To Gamalski, the movement seemed like a perfect opportunity to push for policies her progressive Jewish network wants: namely, a cease-fire in Gaza, an exchange of Israeli hostages and Palestinian security prisoners, and a commitment “to stop sending U.S. weapons and dollars to fund this genocide.”
Michigan is one of a handful of key swing states that helped determine the last two presidential elections, in one case by a razor-thin margin: Donald Trump won the state in 2016 by only about 10,000 votes. The Uncommitted campaign hopes to demonstrate it has at least that number of supporters, a large enough bloc to potentially swing the state and force Biden’s attention.
Campaign organizers declined to tell JTA how many people had signed its pledge. But Arab and Muslim Americans have been warning for months that their communities could withhold their votes from Biden over Gaza. With an estimated more than 300,000 Arab Americans in the state along with assorted allies, the 10,000 mark seems plausible to reach. (Getting to Biden’s margin of victory in 2020, more than 150,000, would be more difficult.)
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Rashida Tlaib
Rashida Tlaib
Palestinian American Rep. Rashid Tlaib is urging Michigan Democrats to vote against Joe Biden in the state's primary
(Photo: Reuters)
At least some Jewish voters will be part of the count – including, possibly, Levin himself. He told JTA he’s backing the Uncommitted campaign precisely because he wants to ensure Biden takes Michigan in November. He doesn’t think the president’s current course on Israel will cut it: not just for Arab and Muslim Americans, but also for other constituencies like Black churches, which have become increasingly vocal in their calls for a cease-fire.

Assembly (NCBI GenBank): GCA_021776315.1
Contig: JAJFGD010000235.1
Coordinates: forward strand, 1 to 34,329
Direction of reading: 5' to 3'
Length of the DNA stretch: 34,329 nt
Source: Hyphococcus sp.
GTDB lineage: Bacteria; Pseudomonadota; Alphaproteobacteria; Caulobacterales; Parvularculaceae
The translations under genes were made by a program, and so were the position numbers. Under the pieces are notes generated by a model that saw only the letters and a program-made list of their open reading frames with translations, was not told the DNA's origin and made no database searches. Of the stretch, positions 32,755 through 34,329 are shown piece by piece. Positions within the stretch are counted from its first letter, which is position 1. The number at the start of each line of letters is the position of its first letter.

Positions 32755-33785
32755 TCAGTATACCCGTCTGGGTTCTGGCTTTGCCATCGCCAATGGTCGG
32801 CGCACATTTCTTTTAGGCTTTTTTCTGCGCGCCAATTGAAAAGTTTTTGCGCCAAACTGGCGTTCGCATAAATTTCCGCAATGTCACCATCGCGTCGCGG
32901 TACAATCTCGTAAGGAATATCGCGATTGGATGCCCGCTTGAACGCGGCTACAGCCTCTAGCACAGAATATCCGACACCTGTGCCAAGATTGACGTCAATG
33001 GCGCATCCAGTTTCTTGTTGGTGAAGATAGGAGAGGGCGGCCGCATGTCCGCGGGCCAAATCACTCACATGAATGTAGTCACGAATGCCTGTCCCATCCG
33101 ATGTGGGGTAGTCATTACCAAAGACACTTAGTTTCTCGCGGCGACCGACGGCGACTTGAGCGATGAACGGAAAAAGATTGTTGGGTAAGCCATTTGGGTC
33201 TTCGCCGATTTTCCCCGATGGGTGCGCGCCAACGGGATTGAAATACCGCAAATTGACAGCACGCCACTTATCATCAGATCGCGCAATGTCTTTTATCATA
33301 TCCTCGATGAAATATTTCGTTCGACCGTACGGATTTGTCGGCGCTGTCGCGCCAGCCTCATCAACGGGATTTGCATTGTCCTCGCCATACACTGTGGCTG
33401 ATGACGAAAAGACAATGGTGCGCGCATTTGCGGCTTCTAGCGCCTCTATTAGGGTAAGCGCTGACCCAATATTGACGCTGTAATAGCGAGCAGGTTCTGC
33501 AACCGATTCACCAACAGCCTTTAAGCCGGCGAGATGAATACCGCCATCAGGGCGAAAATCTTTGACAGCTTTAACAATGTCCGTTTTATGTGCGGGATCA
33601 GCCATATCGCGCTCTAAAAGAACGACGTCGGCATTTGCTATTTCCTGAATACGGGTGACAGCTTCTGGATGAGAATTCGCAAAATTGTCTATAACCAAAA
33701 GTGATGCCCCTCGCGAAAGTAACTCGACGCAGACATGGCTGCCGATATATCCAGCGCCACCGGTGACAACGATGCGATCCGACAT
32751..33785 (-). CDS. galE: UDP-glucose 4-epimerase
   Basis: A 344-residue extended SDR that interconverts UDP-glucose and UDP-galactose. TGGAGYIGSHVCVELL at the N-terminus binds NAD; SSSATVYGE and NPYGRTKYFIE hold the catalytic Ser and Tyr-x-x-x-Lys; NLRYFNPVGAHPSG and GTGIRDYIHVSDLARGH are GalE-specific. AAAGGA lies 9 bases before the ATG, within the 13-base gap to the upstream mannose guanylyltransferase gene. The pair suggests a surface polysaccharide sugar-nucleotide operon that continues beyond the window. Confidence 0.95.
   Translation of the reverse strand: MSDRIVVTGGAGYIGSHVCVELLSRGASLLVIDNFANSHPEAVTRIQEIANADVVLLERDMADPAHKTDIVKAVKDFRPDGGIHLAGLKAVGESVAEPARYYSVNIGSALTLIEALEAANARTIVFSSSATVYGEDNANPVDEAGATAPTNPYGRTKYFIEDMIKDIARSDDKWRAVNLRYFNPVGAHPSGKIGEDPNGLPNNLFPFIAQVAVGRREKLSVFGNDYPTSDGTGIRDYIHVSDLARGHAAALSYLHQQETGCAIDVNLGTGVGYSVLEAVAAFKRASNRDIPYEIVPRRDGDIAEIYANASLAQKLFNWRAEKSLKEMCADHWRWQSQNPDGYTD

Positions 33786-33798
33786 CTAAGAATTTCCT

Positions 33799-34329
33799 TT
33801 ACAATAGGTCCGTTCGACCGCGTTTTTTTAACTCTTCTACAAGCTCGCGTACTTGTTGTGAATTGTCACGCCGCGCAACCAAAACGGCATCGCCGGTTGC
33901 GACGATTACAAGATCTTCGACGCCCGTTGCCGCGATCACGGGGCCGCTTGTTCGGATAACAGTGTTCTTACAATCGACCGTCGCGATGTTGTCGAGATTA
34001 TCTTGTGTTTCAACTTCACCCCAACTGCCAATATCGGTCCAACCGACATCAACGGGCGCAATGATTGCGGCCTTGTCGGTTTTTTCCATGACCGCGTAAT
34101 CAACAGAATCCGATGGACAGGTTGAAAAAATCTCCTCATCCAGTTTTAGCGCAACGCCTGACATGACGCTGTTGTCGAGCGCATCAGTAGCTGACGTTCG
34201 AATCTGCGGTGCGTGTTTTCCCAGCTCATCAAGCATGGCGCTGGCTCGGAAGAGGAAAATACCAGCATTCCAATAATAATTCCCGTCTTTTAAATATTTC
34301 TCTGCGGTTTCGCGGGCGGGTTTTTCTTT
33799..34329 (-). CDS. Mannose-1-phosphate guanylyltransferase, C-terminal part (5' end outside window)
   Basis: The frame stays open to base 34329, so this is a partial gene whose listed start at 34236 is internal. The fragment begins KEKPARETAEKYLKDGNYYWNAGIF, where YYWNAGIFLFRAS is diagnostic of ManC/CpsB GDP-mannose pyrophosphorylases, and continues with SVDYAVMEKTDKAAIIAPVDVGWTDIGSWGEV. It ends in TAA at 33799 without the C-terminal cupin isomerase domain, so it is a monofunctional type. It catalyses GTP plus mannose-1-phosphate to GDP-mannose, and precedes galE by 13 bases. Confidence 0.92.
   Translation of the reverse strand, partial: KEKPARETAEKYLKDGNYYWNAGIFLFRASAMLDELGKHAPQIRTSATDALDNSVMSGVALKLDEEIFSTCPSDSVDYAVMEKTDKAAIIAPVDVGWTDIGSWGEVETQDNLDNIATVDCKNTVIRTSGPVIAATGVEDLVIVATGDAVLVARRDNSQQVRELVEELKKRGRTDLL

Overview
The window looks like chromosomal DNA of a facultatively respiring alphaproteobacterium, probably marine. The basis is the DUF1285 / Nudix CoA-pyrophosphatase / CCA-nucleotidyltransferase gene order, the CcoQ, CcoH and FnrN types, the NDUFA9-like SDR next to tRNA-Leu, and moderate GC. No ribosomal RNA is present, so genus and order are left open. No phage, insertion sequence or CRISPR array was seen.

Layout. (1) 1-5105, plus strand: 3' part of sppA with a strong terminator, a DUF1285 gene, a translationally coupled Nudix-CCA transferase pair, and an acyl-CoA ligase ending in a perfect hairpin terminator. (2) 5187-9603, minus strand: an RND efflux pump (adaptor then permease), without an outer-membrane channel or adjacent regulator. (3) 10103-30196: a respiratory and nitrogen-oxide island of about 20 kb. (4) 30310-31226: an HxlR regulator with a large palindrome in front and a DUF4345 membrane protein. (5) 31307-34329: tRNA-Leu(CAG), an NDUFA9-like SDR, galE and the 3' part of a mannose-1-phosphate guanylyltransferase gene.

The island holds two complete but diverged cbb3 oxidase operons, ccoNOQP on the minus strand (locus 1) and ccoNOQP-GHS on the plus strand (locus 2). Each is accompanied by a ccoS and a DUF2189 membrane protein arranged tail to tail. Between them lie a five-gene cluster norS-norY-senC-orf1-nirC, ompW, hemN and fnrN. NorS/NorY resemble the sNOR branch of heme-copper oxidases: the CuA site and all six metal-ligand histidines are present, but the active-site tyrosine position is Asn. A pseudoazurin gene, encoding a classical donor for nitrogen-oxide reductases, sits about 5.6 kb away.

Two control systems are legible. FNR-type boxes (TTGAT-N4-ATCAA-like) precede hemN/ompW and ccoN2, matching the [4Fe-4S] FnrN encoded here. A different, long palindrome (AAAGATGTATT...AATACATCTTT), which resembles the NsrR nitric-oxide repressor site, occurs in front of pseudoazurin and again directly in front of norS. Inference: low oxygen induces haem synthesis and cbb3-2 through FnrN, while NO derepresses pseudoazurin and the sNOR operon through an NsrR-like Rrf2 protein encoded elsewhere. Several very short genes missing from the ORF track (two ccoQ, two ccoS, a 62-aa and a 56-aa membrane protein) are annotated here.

“I’m betting on Joe Biden to find a way to become a peacemaker in Israel and Palestine, so that people can vote for him later,” Levin said. “I feel like this is existential for Joe Biden’s political survival. I don’t see how he wins reelection without winning Michigan, and I don’t see how he wins Michigan without changing course.”
Levin isn’t the only big progressive voice supporting the campaign. Our Revolution, an activist group founded by progressive Jewish Sen. Bernie Sanders in 2016 and currently chaired by Jewish labor activist Larry Cohen, also announced this week that it would encourage its 87,000 Michigan followers to vote Uncommitted to “push Biden to change course on Gaza now.”
Michigan is also home to a Jewish community of around 100,000, and its big Jewish institutions and personalities – including Temple Israel, the nation’s largest Reform congregation, as well as a politically connected yeshiva and a former president of AIPAC – remain staunchly pro-Israel. A poll from November showed that most American Jews back Biden’s approach to the conflict, and previous polls have shown that most U.S. Jews have an affinity for Israel.